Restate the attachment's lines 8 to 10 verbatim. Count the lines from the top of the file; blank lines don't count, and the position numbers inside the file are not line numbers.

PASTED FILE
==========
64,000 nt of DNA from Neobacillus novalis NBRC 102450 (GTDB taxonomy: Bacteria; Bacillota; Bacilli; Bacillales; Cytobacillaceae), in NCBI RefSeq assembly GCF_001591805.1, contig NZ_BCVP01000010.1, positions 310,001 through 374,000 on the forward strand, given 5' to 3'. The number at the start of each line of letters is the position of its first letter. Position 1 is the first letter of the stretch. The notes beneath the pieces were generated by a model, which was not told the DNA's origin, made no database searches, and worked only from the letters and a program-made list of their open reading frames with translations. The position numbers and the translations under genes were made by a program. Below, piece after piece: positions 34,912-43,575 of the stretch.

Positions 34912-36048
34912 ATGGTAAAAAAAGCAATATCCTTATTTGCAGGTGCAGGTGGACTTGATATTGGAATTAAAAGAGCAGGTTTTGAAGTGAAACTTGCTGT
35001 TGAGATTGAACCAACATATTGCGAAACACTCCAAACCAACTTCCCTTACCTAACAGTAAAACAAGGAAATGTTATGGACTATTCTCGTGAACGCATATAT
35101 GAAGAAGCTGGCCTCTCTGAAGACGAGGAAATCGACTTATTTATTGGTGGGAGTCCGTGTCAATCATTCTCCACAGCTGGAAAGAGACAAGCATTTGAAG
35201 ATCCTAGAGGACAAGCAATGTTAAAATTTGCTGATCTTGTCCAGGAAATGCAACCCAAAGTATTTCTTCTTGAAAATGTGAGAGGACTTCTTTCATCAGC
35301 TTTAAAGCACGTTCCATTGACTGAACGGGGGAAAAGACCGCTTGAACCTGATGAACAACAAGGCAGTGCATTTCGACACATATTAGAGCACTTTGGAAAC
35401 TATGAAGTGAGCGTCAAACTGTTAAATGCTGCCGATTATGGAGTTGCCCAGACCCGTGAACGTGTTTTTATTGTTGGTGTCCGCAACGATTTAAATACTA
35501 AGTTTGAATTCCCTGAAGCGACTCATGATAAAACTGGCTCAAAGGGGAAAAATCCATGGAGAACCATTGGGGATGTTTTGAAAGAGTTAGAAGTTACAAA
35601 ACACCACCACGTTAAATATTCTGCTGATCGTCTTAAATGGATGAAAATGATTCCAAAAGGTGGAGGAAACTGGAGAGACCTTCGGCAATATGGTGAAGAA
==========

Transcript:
35401 TATGAAGTGAGCGTCAAACTGTTAAATGCTGCCGATTATGGAGTTGCCCAGACCCGTGAACGTGTTTTTATTGTTGGTGTCCGCAACGATTTAAATACTA
35501 AGTTTGAATTCCCTGAAGCGACTCATGATAAAACTGGCTCAAAGGGGAAAAATCCATGGAGAACCATTGGGGATGTTTTGAAAGAGTTAGAAGTTACAAA
35601 ACACCACCACGTTAAATATTCTGCTGATCGTCTTAAATGGATGAAAATGATTCCAAAAGGTGGAGGAAACTGGAGAGACCTTCGGCAATATGGTGAAGAA